Product Launch Checklists: How to Better Plan Your Releases

Do you ever get the feeling after releasing a new product or feature, that you may have forgotten something? Do you ever think you’ve thought absolutely everything through, only to realize you haven’t.? If you can relate, then I recommend continuing reading. I wrote this article based on my experience of failed and successful product releases.

With growing experience as a Product Manager, I’ve learned to work more efficiently. Writing a user story as a senior took me way less time after I’d done my homework, research, etc. than as a junior. Ok, this doesn’t count for everyone but I’m sure it does for you. 😉

Formalizing certain processes really helped me to stay on top of things. One example of this is the product launch checklist. In the following, I’ll describe how I prepare and communicate an upcoming product or feature launch. You can use my free downloadable checklist as a template and adjust it to your company’s needs.

Product Launch Presumptions

A successful product launch starts with good planning. That’s why this article presumes that the product or feature that’ll be released has been

  • researched (market & competition)
  • validated based on data
  • prototyped and tested
  • prioritized accordingly
  • and more

This list isn’t complete and not every point needs to be covered. That depends on how your company works.

Next, I’d like to focus on two important steps for a product release:

  1. Preparation
  2. Communication

Note: Both parts are covered in the free product launch checklist.

1. Preparing Your Next Product Launch

There are a lot of different products out there. I’ve launched many backend services, web applications, and (my favorite) apps. That’s why I’ll focus on examples using these 3 areas. The “preparation part” of the product launch checklist is also applicable to other products and services such as hardware.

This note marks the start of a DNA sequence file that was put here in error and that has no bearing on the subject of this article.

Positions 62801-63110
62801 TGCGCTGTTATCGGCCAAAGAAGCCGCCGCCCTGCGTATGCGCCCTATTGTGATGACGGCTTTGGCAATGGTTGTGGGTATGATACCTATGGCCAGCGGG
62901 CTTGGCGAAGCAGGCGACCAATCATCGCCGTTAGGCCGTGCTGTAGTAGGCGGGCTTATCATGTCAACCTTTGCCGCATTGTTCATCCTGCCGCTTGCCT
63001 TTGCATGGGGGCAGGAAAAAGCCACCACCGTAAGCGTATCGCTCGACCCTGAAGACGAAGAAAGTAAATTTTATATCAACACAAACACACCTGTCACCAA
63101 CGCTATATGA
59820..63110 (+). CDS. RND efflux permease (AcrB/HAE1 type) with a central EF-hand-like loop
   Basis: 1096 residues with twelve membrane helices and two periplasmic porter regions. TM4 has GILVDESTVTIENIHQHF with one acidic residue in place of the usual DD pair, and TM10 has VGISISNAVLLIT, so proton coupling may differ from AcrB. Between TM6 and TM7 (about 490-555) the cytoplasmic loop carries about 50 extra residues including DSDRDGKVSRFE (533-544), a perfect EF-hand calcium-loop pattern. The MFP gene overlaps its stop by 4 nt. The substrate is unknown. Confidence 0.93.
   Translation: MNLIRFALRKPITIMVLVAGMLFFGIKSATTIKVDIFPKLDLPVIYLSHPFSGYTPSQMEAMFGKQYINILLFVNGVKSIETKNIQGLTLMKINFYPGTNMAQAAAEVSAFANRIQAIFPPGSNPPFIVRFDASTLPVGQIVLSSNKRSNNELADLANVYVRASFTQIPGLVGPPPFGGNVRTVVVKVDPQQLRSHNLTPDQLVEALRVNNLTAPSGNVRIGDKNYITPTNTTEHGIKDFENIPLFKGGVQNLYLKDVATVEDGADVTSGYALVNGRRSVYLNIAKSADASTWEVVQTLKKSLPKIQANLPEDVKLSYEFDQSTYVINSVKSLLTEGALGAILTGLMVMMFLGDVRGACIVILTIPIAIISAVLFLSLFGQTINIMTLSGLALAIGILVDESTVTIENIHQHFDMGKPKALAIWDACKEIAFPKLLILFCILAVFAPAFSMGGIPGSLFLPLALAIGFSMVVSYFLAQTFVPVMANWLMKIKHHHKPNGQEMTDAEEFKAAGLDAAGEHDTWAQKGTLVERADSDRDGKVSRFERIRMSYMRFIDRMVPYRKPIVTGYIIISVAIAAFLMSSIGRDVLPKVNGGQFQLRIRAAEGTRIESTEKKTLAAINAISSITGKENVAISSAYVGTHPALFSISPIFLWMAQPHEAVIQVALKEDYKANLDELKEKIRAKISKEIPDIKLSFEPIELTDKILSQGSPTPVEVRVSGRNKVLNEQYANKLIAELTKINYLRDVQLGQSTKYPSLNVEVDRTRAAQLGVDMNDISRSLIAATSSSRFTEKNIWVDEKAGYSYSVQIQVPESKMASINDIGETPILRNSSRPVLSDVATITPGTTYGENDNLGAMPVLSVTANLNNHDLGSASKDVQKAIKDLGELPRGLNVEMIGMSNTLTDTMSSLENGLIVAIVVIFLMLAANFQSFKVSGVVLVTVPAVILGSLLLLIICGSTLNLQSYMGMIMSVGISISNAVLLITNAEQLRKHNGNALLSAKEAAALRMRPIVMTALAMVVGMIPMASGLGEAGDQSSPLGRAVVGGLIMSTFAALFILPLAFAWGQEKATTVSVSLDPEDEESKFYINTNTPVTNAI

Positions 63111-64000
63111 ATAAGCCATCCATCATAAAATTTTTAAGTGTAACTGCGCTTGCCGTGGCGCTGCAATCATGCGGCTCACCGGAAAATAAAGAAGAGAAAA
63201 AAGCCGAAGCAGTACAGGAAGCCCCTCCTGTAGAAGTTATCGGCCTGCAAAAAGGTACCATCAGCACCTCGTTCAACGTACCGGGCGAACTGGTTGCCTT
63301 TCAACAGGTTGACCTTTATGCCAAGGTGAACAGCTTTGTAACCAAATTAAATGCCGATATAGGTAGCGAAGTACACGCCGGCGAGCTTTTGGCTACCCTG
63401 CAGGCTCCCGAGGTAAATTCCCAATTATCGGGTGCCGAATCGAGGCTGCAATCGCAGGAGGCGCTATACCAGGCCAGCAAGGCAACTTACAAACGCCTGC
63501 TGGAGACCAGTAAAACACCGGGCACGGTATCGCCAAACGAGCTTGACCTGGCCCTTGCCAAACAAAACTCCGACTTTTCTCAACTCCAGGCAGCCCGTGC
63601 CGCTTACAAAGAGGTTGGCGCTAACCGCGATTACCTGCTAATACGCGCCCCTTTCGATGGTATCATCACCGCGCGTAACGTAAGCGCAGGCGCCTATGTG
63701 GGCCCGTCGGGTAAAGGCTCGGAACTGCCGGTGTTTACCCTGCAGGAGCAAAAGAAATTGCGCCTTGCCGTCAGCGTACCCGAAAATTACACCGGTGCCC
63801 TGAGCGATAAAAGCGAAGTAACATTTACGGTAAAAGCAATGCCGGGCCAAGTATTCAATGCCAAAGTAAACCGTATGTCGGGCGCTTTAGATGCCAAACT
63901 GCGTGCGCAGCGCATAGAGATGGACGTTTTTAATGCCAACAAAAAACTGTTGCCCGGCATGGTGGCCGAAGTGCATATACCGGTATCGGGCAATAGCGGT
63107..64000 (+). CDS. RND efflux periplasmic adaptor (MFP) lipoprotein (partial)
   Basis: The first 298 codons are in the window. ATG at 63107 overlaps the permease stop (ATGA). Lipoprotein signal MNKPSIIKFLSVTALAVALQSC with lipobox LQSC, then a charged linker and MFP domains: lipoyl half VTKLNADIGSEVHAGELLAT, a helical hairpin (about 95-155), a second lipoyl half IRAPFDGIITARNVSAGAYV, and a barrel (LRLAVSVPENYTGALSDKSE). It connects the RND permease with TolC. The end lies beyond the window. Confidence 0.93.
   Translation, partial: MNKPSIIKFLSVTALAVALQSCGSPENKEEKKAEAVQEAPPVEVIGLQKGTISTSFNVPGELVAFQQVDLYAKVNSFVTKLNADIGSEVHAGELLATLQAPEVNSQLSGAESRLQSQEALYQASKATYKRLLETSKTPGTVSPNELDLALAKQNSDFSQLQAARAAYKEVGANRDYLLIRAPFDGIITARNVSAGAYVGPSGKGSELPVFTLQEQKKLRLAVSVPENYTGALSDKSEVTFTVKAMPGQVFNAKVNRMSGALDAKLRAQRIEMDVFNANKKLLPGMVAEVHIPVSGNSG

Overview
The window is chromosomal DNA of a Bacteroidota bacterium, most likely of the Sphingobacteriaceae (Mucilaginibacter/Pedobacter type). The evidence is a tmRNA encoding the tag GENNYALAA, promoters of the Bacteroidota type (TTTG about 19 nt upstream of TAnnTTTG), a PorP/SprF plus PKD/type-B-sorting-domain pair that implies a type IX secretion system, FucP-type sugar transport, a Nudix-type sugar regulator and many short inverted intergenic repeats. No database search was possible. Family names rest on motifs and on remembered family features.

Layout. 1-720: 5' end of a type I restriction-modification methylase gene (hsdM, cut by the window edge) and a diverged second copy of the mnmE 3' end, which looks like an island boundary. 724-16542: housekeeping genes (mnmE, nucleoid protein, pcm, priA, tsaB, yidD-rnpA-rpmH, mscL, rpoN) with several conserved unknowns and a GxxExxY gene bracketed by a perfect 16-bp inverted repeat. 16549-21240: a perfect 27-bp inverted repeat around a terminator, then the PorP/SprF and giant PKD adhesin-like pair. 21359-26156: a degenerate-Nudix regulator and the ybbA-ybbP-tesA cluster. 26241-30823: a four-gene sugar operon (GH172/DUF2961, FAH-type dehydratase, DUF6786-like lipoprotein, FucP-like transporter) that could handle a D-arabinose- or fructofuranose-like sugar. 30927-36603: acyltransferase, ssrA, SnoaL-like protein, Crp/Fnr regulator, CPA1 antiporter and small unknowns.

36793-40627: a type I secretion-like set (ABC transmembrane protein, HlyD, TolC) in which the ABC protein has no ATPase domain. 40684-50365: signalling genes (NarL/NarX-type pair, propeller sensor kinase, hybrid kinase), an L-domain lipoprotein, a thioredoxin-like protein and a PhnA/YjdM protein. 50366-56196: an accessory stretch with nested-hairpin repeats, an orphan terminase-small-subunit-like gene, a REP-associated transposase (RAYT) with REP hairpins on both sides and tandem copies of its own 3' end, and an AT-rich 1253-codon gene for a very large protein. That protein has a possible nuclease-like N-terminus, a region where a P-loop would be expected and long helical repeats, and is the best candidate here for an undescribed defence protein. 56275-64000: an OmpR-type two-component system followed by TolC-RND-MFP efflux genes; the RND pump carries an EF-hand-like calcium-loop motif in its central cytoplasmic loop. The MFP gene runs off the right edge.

Let’s imagine we’re working in a B2B2C insurance company. This company offers its customers the best insurance deals via an app and over the web. The app was launched in 2008 and design-wise never touched again.

Guess what: We’ll redesign it. 🎨

The project has been validated and we know it’s the right thing to do. Now we’re moving close to the launch date (approx. 4-8 weeks).

Product Launch Documentation

The product launch documentation covers all relevant information about the product. It’s written for internal use and can be re-used as a template for external material.

Product Documentation (Internal)

I write product documentation in a way that it can be used internally & parts of it externally. The points I cover are:

  • Feature description & goals
  • Business & customer value
  • Research & validation
  • Functionality & usage
  • Comparison with the old functionality (optional)
  • Planned rollout timeline (e.g. staged rollout, customer target groups, beta phase, etc.)
  • Links to other sources (e.g. Jira board, design files, feature comparison)

Depending on your work and communication style you can add more or fewer points to the documentation. I believe it’s important to have a source of truth that allows everyone to access and find key information.

If you’re interested in “how to write product documentation”, I’ll be writing an article about that in the near future.

Comparison Sheet & Matrix

Looking at our redesign example, we’ve changed many screens in the existing app. Therefore, we’ve created a comparison sheet (e.g. Confluence document) that shows each screenshot with a before and after. I always highlight the main changes especially when functionality has been moved or changed. Creating a document like this can also be very helpful for the Customer Support department. At the same time, your support and operations department can reuse the document for external communication such as support center articles.